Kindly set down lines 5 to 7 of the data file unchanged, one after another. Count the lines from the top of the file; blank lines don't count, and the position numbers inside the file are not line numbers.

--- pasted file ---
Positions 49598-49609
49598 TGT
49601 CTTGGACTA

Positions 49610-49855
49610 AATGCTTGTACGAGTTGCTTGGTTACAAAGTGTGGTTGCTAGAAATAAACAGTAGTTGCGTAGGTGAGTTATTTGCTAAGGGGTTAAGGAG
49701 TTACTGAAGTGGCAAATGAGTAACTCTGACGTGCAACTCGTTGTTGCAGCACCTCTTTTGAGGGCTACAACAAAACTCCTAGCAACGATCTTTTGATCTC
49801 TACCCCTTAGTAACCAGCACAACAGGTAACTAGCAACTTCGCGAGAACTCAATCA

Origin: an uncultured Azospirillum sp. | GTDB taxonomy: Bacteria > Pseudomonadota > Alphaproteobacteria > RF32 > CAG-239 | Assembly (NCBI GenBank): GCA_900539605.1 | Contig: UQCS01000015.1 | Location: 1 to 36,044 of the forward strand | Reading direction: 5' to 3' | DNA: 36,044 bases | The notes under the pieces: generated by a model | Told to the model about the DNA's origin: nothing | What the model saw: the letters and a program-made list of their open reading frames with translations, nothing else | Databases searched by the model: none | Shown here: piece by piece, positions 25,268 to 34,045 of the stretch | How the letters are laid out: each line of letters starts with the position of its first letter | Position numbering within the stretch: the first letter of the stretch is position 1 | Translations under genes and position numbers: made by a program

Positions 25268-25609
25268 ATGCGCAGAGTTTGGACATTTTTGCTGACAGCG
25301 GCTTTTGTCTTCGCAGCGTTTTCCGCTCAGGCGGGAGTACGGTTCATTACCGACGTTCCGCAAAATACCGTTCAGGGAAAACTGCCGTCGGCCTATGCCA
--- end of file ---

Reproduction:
49610 AATGCTTGTACGAGTTGCTTGGTTACAAAGTGTGGTTGCTAGAAATAAACAGTAGTTGCGTAGGTGAGTTATTTGCTAAGGGGTTAAGGAG
49701 TTACTGAAGTGGCAAATGAGTAACTCTGACGTGCAACTCGTTGTTGCAGCACCTCTTTTGAGGGCTACAACAAAACTCCTAGCAACGATCTTTTGATCTC
49801 TACCCCTTAGTAACCAGCACAACAGGTAACTAGCAACTTCGCGAGAACTCAATCA